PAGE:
Clara, 65, lives her life to the fullest with her family and friends. A construction company wants her Recife oceanfront condo, as they've already bought all the other in the 3 story building. Clara's staying.
Clara, a 65 year old widow and retired music critic, was born into a wealthy and traditional family in Recife, Brazil. She is the last resident of the Aquarius, an original two-storey building, built in the 1940s, in the upper-class, seaside Boa Viagem Avenue, Recife. All the neighboring apartments have already been acquired by a company which has other plans for that plot. Clara has pledged to only leave her place upon her death, and will engage in a cold war of sorts with the company. This tension both disturbs Clara and gives her that edge on her daily routine. It also gets her thinking about her loved ones, her past and her future.
Sonia Braga described her role as the best of her career. See more »
When Clara, who is annoyed by the noise from a party in the apartment above, decides to listen to a vinyl record, she picks up Queen's 1978 album "Jazz" and plays the second track, "Fat Bottomed Girls". But what is played is the shorter version of the song (released only as a single in 1978 and on the 1981 compilation "Greatest Hits") instead of the longer version from the album that is clearly shown spinning on the turntable. See more »
It's impressive what people say about lack of education, and they always refer to poor people, but lack of manners isn't in poor people, it's in rich, well educated people like you, the elite, who think they are elite, who think they are privileged, who don't stand in line, you know? People like you who took a "business" course, but lack basic human decency, who have no character, you know? No character, no I mean, you do have a character; your character is money, all you've got is your ...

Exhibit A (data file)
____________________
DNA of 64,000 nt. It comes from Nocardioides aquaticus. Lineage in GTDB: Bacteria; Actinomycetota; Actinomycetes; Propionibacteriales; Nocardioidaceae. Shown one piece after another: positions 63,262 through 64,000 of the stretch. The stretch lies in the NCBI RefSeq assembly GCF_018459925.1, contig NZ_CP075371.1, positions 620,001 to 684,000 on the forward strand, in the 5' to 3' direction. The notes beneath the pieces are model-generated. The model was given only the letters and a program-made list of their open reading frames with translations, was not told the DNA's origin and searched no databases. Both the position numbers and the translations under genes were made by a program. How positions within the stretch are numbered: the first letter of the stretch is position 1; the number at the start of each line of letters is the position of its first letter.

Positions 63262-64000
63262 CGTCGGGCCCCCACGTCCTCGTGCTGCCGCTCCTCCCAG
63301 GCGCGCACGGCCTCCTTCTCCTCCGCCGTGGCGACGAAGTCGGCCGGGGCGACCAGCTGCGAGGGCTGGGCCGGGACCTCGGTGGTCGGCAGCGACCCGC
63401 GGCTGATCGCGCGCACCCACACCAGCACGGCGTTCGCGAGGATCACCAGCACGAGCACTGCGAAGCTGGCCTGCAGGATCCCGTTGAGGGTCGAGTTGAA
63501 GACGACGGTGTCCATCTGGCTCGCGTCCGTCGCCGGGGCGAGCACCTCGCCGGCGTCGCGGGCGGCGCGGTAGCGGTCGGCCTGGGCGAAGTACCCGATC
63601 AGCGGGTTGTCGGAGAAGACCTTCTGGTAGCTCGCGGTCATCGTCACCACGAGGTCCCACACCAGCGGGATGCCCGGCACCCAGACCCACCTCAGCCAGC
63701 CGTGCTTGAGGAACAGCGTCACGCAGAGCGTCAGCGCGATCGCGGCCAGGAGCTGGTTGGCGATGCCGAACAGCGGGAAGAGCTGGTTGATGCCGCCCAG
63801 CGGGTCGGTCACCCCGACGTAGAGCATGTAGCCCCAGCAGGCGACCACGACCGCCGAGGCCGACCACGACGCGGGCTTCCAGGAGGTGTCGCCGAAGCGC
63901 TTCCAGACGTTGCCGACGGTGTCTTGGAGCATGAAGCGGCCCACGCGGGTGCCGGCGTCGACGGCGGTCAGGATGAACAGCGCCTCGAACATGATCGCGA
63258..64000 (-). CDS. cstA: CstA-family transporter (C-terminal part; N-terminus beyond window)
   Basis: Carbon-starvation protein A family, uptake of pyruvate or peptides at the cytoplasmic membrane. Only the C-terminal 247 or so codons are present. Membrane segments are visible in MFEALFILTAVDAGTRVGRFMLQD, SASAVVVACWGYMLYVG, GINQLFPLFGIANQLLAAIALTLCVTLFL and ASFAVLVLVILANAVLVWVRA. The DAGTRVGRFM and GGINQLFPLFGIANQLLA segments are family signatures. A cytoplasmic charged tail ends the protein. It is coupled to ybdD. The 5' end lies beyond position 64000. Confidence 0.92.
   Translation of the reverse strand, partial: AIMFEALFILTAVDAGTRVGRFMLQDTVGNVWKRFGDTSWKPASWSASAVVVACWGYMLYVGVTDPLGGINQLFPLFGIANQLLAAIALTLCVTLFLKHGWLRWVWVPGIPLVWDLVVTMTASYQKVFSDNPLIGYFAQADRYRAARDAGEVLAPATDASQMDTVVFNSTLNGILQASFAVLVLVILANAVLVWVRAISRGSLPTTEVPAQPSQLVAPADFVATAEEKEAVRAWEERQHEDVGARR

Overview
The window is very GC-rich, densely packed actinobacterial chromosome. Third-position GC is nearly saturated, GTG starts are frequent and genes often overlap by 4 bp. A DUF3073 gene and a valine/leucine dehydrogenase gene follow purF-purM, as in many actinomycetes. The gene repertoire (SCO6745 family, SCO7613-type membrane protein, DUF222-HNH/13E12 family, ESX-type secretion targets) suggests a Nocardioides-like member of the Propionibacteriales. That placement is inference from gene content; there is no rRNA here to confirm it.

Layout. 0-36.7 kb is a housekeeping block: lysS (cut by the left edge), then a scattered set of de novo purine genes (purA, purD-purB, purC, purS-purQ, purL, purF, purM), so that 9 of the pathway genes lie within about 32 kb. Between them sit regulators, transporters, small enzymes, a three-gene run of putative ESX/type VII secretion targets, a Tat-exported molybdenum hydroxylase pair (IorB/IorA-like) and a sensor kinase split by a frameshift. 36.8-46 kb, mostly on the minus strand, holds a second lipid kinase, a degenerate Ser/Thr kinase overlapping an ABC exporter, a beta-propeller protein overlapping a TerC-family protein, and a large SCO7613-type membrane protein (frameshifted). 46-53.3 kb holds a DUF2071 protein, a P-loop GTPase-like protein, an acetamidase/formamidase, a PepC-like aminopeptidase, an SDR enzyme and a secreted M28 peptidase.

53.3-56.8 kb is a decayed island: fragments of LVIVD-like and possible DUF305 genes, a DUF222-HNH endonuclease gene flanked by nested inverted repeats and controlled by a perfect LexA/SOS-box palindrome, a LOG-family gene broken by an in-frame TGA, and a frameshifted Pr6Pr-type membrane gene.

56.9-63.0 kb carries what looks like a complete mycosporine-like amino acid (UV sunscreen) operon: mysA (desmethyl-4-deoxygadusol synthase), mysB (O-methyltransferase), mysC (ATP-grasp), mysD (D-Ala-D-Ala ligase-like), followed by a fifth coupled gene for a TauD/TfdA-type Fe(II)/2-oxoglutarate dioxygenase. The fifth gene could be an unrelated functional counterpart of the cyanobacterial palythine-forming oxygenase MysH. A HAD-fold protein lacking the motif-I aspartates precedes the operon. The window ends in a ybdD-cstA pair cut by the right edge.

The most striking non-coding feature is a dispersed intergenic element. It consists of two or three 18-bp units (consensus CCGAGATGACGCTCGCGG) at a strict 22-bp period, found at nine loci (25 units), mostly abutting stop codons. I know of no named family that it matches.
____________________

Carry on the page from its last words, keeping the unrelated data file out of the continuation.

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Quiet, precise and profoundly critical, Aquarius is a sharp depiction of an ever changing, ever adapting Brazilian society, increasingly subject to a disproportionate capitalism that is bulldozing over identity, history and sentiment.
Split into three chapters - one of them construed as a prologue - there would not be a better way of introducing who this(ese) character(s) is(are) and setting up what their nature is, what motivates them and what kind of culture, family values and roots they hold throughout. Led by a powerful and heartfelt performance by Sónia Braga that single-handedly carries the film, meticulously embodying all of the character's traits in her continuous struggles with motherhood, disease, change and most importantly time lapse. Her artistic preferences and passions show how a deeply and typically traditional society can still honor and maintain their culture while not being averse to technology, change and evolution.
At the end of the day, Aquarius is an elegant tale of how opinions and values change with time and how easily the current generation might be bent and influenced by money and greed and how that greed can easily stampede over traditionalism. A definite must see.
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